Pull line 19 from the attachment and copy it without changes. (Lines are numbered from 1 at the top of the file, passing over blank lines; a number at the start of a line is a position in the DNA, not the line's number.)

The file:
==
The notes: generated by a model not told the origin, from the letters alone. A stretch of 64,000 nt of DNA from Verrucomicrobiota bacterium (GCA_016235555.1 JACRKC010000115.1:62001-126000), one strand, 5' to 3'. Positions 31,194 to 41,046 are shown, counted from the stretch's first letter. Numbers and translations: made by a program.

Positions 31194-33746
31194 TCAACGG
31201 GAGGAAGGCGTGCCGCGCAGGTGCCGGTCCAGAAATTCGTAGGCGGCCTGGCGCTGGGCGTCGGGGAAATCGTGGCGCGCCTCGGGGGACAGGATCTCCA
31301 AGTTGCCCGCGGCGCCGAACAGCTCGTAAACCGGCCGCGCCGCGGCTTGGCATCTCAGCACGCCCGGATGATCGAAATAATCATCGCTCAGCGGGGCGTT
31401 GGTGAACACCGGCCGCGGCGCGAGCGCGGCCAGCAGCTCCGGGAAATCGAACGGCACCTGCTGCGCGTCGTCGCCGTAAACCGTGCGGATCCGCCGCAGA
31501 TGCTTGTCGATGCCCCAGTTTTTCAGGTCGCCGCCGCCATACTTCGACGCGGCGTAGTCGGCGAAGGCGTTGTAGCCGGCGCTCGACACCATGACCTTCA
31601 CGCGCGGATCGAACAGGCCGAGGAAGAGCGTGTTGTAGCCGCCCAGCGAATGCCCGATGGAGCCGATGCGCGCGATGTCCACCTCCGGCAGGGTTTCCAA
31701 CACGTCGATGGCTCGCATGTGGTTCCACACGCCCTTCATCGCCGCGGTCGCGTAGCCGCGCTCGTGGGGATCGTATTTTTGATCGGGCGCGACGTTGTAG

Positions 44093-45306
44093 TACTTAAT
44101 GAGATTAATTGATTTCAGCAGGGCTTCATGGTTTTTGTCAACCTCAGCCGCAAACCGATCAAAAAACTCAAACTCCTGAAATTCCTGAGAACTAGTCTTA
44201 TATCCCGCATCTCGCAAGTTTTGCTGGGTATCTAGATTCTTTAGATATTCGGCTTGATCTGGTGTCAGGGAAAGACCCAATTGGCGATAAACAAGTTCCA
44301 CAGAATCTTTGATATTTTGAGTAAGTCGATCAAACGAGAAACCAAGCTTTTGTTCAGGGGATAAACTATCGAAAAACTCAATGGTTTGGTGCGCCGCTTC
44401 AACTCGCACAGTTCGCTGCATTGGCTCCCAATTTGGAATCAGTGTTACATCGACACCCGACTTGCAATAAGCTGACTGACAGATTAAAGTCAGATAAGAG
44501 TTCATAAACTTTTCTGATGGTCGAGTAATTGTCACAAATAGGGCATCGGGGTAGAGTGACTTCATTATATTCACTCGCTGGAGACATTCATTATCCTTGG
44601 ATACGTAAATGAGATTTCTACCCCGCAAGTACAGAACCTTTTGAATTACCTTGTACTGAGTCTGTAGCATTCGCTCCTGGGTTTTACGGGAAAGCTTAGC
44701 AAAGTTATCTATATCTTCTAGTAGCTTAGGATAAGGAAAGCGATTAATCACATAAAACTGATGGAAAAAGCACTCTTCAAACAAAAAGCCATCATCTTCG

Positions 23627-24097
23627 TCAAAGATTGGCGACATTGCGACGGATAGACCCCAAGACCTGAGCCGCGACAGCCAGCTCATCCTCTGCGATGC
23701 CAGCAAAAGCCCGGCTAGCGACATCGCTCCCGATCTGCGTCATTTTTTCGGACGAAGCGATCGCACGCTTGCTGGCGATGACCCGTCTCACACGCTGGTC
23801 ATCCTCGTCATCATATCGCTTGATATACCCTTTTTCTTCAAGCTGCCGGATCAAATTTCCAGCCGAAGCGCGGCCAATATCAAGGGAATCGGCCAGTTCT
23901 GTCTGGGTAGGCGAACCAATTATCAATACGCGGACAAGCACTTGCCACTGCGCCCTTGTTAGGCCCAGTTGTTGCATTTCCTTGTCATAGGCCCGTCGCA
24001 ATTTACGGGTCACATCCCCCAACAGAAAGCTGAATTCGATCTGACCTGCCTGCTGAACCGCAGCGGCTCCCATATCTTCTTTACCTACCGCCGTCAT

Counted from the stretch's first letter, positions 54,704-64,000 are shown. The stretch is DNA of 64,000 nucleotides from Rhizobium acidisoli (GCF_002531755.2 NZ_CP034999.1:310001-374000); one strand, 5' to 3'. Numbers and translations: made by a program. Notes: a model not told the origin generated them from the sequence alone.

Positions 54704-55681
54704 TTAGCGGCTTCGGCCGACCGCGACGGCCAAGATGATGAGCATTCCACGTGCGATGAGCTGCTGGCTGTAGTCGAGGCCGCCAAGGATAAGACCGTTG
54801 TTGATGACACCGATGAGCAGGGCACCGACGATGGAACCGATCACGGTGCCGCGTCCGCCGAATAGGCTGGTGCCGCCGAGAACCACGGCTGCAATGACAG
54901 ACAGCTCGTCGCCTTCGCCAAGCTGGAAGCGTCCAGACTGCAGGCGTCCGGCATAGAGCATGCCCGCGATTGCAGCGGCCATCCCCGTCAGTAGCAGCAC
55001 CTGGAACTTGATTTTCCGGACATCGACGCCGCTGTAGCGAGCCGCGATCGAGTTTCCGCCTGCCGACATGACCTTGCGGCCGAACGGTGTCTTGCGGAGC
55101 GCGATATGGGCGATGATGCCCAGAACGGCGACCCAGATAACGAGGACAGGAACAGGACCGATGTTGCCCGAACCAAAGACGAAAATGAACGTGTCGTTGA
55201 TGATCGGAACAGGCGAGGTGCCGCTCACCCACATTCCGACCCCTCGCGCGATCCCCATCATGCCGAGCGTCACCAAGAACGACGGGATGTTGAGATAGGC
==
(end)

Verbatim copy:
Positions 23627-24097